Tree rings are created when then tree grows. They grow under the bark, which pushes it out whilst it is growing. Trees have a growing season, which usually starts in the spring. The inner part of the tree grows fast early on in the growing season the colour of this is lighter because the cells are larger. In summer the growth slows down and the wood becomes darker due to the cells being smaller. When the tree is cut you see the alternating layers of light and dark wood. The outer part of the tree is the later wood and is usually denser. Each ring shows how much wood has grown in one growing season. (typically a year) The wider the rings the more wood has been grown and therefore the more favorable the conditions were likely to have been. The tree rings can become a natural event history book. You can see if the tree had suffered droughts, excessive water, air pollution and even things like insect plagues and fire damage. This process of reading and dating trees is called Dendrochronology. Dendro (meaning using the growth rings of trees) Chronos (meaning time) and Ology (meaning the study of)
Right in the core of the tree is the heartwood. Heartwood as a rule is more durable than sapwood in damp locations and less subject to attack by certain insects and by stain- and mould-producing fungi so this is one of the reasons we use it to build with. Due to its more stable water content it is also the reason we use it to build with so that the wood is less prone to warping.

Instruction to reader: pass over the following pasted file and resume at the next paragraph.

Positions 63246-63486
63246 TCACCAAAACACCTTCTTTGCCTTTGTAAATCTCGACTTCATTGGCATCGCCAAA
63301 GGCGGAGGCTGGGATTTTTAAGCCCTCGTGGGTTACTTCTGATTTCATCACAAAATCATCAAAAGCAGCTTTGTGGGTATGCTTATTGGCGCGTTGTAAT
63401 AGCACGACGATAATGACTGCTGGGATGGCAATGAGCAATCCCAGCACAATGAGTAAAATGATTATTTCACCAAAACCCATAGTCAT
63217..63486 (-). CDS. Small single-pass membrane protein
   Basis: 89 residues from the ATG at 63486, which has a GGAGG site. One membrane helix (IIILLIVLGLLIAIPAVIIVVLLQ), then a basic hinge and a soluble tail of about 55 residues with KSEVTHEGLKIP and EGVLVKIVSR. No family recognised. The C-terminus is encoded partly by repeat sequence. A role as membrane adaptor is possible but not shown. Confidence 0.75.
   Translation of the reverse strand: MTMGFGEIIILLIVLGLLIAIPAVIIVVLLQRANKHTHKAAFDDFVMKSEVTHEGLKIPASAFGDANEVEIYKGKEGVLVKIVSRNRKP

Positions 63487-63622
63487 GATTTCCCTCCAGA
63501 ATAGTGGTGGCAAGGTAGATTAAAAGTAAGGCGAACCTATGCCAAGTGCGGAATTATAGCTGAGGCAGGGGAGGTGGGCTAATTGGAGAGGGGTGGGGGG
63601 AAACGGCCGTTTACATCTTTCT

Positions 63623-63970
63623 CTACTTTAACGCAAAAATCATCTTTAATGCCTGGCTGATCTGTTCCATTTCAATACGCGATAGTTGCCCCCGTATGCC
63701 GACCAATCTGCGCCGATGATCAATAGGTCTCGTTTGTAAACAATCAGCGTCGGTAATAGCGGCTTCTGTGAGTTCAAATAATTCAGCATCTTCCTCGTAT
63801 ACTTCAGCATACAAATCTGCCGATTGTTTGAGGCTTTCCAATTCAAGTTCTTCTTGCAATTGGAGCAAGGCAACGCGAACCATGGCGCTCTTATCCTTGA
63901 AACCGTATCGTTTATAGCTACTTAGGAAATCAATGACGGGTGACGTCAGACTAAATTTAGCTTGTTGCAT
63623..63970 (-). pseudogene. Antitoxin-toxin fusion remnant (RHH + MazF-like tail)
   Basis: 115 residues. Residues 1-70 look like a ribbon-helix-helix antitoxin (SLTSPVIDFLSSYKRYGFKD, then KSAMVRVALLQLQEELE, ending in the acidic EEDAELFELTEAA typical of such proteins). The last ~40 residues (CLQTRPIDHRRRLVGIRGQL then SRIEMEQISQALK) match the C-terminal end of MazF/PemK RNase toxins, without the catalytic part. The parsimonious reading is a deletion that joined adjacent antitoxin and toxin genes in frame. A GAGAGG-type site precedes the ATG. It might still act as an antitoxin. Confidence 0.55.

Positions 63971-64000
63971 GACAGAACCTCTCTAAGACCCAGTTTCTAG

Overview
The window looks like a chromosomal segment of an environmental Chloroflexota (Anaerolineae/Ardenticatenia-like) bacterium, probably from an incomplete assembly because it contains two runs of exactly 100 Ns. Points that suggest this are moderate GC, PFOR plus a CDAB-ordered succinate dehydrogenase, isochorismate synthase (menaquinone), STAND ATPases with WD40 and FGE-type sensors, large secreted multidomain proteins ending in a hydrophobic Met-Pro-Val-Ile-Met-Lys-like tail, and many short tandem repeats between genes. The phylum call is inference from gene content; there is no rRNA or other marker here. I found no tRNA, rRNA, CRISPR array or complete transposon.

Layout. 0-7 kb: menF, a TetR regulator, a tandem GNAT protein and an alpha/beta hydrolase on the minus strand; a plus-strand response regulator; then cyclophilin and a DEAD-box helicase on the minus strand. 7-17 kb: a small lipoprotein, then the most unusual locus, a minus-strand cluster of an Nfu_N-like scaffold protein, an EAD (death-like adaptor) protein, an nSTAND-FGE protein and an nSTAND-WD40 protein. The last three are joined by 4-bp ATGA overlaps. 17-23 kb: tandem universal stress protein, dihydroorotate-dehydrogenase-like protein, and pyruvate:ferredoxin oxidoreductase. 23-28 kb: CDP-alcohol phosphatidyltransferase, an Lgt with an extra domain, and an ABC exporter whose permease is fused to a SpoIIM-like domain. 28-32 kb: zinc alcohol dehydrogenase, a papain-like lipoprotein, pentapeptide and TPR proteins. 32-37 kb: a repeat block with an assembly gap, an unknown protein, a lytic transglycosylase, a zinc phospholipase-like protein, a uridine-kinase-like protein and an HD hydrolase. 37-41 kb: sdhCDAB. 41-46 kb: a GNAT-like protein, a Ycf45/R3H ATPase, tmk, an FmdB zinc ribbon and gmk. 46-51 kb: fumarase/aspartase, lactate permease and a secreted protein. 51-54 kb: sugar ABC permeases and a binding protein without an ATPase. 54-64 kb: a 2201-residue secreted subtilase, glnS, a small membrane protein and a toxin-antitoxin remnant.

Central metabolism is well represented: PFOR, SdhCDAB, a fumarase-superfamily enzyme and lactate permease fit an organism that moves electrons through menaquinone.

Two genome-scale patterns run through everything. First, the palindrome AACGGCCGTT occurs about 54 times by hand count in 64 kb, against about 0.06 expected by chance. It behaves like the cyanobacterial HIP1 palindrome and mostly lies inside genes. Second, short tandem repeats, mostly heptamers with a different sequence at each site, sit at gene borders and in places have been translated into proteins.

Trees have taught scientists a lot about the change in our environments over time and give us accurate data on issues like the effect of global warming and climate. Even trees that have died thousands of years ago can be dated and analysed. Records have been created from trees that were living over 9,000 years ago so we can learn a lot from those silent giants that surround us everyday and are so important to our lives in many different ways. Just another reason as to why we love trees so much!